“About what?”

“About running things. If I heard right, you said you worked for the Lancer spread. I hear Murdoch Lancer's the big bug around these parts.”

Jelly puffed out his chest. “You might say Murdoch Lancer an' me have got ourselves a business proposition.”

The stranger took a half dollar out of his pants pocket and flipped it in the air with his thumb. “I've got me a spare half hour. Least I can do is buy you a drink for standing up for me.” He caught it neatly then flipped it in the air again.

Jelly looked at the man. He'd clearly spent time south of the border if that blanket poncho he wore was anything to go by. But there was nothing dark about his skin or hair. Jelly's nose twitched. Juan had wanted Jelly to take him and the kids to Mexico but the thought of taking the kids through border towns…well, he'd heard enough scuttlebutt to know how wild things were down there. Of course, if it'd been just himself he wouldn't have cared; it takes more than a few tall stories to make Jellifer Hoskins turn tail. But the gun tied low on the left leg made Jelly pause.

The coin sailed through the air again. “So what'll it be – whiskey or beer?”

It'd been a heck of a long time since anyone offered to buy Jelly a drink. And the way the Lancers worked him, who knew when he'd get the chance to go to the saloon again. And a beer was probably just the thing for that ache in his throat. Jelly pulled the edges of his vest together. “Well ordinarily, I'm a busy man, but I guess I could spare me a few minutes, just to be sociable.”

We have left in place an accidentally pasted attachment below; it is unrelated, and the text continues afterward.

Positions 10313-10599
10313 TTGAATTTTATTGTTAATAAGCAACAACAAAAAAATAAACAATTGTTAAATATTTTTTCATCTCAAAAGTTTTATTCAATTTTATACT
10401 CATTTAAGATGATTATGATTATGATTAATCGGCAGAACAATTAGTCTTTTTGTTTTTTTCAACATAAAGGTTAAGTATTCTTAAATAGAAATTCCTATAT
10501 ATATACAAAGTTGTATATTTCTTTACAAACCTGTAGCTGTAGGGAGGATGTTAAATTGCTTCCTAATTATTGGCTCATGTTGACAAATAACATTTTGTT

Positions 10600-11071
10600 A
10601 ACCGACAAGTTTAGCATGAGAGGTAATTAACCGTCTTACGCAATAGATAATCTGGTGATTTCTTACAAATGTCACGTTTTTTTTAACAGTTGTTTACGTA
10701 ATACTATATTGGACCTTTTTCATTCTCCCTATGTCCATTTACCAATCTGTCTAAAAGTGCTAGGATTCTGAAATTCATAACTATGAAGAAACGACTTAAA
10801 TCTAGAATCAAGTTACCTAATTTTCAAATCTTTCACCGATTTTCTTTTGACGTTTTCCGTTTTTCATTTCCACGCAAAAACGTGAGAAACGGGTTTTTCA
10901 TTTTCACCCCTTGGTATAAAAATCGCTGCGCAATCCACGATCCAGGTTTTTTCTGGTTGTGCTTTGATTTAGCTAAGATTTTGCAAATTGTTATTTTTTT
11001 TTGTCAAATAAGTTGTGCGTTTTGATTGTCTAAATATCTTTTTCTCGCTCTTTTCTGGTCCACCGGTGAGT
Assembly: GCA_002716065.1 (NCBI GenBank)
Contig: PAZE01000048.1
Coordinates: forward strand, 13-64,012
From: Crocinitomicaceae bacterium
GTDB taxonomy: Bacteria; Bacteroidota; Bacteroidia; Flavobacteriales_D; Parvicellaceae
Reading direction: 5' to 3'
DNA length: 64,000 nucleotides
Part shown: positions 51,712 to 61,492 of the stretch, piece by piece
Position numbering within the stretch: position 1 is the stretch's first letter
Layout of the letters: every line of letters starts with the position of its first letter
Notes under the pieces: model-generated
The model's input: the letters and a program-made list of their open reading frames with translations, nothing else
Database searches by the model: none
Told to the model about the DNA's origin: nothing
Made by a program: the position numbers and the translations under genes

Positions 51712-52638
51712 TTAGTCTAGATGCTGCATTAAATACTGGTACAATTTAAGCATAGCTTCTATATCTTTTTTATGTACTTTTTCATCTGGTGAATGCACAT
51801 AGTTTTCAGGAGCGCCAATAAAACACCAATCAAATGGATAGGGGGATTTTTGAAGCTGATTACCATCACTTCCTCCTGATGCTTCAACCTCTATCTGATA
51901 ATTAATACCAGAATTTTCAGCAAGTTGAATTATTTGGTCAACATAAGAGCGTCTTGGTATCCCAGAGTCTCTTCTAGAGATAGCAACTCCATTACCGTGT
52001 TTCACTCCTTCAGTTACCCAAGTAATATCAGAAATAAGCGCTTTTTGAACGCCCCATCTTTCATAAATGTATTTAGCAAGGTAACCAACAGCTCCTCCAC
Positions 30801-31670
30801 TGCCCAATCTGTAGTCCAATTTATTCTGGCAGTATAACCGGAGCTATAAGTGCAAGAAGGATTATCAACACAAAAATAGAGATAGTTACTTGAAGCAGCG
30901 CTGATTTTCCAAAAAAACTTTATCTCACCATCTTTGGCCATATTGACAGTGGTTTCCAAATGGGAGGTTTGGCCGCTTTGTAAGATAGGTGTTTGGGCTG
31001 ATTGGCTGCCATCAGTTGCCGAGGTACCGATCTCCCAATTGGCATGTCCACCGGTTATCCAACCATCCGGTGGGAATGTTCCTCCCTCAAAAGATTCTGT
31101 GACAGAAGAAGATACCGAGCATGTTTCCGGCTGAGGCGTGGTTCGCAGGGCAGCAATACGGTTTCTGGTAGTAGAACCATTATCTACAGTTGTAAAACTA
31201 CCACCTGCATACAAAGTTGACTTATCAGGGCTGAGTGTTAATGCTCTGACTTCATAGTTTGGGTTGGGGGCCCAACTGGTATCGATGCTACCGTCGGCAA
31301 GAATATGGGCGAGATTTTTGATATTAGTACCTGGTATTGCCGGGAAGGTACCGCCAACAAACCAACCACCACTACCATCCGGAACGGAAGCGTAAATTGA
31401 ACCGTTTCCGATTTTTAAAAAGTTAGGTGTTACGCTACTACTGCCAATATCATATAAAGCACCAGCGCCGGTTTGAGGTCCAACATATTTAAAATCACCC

“Can't say as I blame you for being sore at the Lancers. Not after all they've done to you. What sort of a person takes a man's kids away from him?”

The saloon was mostly deserted, except for a bored looking saloon girl who sat on the counter polishing her nails.

Jelly stared blearily at the array of glasses on the table – but instead of eight glasses, he saw eight faces and heard eight voices:

“Willie.”

“Pokey.”

“Sawdust.”

“Soso.”

“Chief.”

“Boomer.”

“Juanito.”

Well, seven voices. And Toogie also.

He'd found Willie first. All freckles and red hair and no front teeth, digging through the garbage behind a saloon in Denver. No shoes – just two stick legs wearing pants he'd outgrown at least three years before. Jelly had been drunk that day, too. But not a day since – until now.

“You want your kids back?” a voice asked somewhere.

He'd found Sawdust sleeping on a riverbank, curled up beside a sawn-off tree. Almost stepped on him in the dark, getting some water for his coffee. Sawdust didn't know his own name. Was barely old enough to talk. How he didn't drown was a miracle only the good Lord understood.

But Jelly found him. Then seven more. Toogie last of all. He'd taken care of them: clothed them, fed them, washed them, tended their cuts and dried their tears.

“I can pay you two hundred dollars,” the voice said.